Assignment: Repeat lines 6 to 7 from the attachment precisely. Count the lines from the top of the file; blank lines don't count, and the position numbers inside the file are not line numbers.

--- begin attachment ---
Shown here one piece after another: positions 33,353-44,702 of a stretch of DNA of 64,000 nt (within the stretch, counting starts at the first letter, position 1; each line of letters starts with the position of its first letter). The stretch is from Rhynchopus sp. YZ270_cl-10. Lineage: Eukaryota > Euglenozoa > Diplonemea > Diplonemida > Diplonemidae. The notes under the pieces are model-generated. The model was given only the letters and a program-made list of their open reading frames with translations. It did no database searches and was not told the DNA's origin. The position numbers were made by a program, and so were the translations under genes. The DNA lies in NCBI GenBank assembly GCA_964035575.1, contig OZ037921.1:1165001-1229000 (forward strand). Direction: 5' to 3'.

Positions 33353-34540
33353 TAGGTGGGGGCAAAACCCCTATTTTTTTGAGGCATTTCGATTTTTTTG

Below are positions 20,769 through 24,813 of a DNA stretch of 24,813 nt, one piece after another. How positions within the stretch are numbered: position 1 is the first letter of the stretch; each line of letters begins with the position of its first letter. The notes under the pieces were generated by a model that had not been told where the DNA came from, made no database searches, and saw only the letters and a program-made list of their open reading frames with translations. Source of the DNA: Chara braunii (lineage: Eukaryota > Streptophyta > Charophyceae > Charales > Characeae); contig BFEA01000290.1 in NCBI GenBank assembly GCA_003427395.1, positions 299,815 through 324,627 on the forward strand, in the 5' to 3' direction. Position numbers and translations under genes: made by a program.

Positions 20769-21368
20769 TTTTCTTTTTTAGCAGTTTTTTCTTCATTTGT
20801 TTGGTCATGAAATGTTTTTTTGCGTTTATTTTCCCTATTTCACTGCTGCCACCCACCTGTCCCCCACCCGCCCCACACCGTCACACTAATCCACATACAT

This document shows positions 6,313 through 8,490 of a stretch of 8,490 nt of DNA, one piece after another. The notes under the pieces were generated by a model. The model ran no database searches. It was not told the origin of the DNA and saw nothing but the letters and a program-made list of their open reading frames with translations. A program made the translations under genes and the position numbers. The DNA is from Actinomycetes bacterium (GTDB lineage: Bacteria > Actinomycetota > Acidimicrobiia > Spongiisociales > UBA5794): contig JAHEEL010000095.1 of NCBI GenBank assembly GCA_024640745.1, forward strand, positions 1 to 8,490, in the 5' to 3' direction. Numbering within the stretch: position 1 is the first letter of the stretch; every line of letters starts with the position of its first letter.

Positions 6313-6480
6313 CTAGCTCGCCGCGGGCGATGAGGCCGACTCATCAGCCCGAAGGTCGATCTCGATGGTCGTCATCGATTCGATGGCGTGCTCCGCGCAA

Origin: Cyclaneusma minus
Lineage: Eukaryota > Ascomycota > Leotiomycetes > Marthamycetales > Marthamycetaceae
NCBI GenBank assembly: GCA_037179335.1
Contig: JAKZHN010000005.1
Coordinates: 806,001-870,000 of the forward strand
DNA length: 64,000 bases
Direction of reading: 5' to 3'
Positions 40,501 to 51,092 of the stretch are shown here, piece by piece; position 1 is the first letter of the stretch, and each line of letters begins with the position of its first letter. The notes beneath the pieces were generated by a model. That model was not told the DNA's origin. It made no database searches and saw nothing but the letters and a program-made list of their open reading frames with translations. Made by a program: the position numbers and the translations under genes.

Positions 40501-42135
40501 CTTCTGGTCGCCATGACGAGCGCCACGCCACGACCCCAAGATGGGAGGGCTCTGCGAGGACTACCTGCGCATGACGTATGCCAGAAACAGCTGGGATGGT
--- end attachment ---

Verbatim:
20769 TTTTCTTTTTTAGCAGTTTTTTCTTCATTTGT
20801 TTGGTCATGAAATGTTTTTTTGCGTTTATTTTCCCTATTTCACTGCTGCCACCCACCTGTCCCCCACCCGCCCCACACCGTCACACTAATCCACATACAT